He was a friend, and a faithful one too; but it was a feeble, a failing friend, even in the midst of his love and faithfulness; for he was called away, and constrained to depart from us in a dark and sorrowful minute, and has left us to mourn alone. He could not stay with us a moment beyond his summons; he forsook us while we were drowned in grief, and could give us no more consolation. Our fathers, where are they? Our prophets, our instructors, our guides, and helpers, are gone down to the land of silence, they lie asleep in the dust and darkness; Zech. 1. 5.

And in this way death is made an advantage to us, even when it strikes us so closely . For it teaches us this sacred lesson, how vain and empty are all our hopes in creatures! The dart of death is like a pen of iron in his hand, and he writes emptiness and vanity on every friend, on every relative that he takes from our family, from our side, from our heart: He writes it in deep and painful characters, and holds our souls to the solemn lesson. The same truth stands written in many parts of the book of God, in divine and golden letters: but perhaps we would never have learned it, had death not touched us so close.

II. The death of our close relatives drives us to a more immediate and constant dependence on God.

When the stream is cut off, what should we do but run to the fountain? If the stars vanish, we seek the rays of the sun. And may the sun arise, and shine upon our souls with growing light and comfort as the stars disappear!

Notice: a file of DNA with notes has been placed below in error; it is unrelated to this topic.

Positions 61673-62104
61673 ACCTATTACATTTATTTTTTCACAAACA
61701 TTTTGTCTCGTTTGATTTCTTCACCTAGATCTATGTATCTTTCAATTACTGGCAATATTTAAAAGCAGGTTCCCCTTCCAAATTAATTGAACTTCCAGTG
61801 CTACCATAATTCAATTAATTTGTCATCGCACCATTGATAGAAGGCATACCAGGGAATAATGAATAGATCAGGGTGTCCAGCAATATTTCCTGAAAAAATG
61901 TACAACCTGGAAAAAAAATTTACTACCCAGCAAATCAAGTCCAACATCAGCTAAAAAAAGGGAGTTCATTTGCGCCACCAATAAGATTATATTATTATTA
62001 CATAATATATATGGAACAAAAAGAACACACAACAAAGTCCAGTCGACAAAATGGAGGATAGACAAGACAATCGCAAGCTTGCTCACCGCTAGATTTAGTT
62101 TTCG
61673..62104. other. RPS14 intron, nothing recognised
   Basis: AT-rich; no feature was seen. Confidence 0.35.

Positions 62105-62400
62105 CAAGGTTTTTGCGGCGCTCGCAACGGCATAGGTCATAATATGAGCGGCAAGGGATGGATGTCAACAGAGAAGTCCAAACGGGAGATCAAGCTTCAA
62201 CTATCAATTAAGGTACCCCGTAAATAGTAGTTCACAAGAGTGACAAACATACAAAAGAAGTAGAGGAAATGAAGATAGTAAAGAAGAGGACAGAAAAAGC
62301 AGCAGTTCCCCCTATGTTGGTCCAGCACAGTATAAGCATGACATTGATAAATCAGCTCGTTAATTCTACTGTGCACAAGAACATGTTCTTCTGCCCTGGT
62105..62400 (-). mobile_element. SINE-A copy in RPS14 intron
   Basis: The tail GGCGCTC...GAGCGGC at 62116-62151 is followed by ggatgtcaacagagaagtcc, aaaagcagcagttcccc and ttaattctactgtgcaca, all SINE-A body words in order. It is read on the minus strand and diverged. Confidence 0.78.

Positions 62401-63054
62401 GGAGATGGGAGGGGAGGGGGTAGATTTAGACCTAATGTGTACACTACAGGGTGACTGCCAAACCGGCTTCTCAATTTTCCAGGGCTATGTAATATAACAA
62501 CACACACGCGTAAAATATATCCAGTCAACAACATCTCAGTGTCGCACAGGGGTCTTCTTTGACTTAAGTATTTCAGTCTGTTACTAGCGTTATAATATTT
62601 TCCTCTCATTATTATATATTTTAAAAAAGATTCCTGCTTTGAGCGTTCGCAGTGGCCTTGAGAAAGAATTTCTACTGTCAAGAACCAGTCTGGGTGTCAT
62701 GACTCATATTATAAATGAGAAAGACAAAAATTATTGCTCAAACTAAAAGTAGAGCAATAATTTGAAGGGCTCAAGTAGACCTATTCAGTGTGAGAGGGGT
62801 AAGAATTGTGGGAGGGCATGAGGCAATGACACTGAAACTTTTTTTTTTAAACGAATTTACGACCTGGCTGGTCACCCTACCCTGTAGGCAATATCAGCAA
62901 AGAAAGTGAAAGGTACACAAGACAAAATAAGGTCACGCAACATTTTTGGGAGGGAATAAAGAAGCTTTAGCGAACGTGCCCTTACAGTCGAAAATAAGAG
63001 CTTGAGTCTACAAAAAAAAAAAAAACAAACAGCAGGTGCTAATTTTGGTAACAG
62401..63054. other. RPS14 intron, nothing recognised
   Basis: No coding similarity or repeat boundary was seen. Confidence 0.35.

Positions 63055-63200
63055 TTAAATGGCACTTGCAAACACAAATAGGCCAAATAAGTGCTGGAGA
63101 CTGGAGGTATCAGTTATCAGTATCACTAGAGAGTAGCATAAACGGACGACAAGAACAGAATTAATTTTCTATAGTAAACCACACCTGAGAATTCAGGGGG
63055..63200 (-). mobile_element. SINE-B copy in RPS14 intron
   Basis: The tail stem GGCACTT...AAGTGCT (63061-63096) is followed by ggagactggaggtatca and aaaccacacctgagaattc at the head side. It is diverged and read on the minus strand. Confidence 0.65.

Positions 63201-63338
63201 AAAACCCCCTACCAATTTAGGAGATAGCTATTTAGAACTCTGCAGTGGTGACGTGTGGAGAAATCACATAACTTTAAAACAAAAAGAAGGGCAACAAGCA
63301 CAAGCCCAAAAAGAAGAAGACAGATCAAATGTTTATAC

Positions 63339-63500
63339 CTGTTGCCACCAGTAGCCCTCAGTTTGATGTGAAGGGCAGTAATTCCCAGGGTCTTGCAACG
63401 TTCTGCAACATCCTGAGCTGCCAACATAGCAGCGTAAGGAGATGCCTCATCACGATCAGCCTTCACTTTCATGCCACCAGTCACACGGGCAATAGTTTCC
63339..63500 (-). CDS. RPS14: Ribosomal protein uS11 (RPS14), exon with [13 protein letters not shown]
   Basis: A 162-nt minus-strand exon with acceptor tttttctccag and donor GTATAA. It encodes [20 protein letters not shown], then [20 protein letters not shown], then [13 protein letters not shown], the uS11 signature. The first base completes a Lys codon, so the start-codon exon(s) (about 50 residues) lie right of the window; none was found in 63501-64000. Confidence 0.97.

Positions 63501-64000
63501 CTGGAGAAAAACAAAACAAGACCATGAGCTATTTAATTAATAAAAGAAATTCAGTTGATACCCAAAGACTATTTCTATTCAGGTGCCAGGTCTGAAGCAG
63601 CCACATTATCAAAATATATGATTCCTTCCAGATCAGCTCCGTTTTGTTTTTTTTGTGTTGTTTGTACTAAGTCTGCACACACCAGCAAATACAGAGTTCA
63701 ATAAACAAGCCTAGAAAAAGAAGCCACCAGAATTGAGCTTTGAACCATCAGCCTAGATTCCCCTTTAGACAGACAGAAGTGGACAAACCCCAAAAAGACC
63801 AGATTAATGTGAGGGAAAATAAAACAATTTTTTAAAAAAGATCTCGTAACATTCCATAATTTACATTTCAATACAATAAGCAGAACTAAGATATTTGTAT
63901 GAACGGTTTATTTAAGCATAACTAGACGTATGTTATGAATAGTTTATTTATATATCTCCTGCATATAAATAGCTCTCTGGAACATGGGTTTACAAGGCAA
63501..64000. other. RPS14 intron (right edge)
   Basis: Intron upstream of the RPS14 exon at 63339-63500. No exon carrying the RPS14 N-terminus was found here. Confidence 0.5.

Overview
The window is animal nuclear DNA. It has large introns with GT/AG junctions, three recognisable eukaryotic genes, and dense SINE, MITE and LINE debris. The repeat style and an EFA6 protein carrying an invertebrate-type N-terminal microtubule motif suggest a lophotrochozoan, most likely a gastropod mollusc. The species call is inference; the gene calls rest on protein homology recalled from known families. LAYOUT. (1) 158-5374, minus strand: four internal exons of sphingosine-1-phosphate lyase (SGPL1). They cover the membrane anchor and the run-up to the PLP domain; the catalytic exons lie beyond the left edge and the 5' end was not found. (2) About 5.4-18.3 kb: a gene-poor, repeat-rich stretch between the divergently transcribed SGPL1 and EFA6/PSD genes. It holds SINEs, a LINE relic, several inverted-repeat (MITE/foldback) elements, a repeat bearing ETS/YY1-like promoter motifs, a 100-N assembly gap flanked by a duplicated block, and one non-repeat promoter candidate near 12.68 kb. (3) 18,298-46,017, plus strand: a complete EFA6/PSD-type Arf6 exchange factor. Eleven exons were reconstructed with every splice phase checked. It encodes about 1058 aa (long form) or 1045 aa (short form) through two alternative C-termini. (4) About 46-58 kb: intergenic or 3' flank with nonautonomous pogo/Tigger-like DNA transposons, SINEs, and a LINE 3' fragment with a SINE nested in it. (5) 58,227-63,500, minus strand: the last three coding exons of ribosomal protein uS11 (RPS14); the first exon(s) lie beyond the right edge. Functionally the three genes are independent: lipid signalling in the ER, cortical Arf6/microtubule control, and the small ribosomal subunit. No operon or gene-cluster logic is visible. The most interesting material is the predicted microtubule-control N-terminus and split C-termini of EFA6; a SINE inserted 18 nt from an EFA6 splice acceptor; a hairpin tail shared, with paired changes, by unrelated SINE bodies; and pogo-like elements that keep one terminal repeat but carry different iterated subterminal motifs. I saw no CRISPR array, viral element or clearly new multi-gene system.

While our friends or relatives were alive, we made them our refuge in every distress; we have trusted in them perhaps too much; we have lived too much upon them, while neglecting God. A parent, a brother, or perhaps a dearer relative; these were our high tower, our defence, our sun, and our shield: These took up that position in our hearts, and that high place in our esteem, which is due to God only. But when this tower is broken down to dust, when the shield of clay is broken to pieces, and this dim and feeble sun turned into darkness, then we make God alone our sun, our shield, and our high tower of defence. Then we search out earnestly what kind and condescending characters and relations God has taken in his word; and we read and survey the gracious titles of our Lord Jesus Christ, with new and unknown delight.

Have any of you lost your earthly parents? Then you read with pleasure those words of the Psalmist, When my father and my mother have forsaken me, as they must do at the hour of death, then the LORD will take me in; Psalm 27. 10. And you rejoice in that glorious promise, Be separate from idols, says the Lord; that is, separate yourselves from the sinful practices of the world, and I will receive you, and I will be a Father to you, and you shall be my sons and my daughters, says the Lord Almighty; 2 Cor. 6, 17, 18.

Has death entered into a family, and taken the head, the husband away? The words of Isaiah grow sweeter than ever. Isaiah 54. 5. Your Maker is your husband, the LORD of hosts is his name … the God of the whole earth he is called. Are the widows and the fatherless children in danger of oppression, because they have lost their defender? They run to the 68th Psalm, and live upon the 5th verse of it; Father of the fatherless and protector of widows is God in his holy habitation. Is a brother summoned away by the stroke of death? But the Lord Jesus is alive still: He that took flesh and blood upon himself, that he might be made like the rest of the children of God: He is not ashamed to call them brothers; Heb. 2. 11.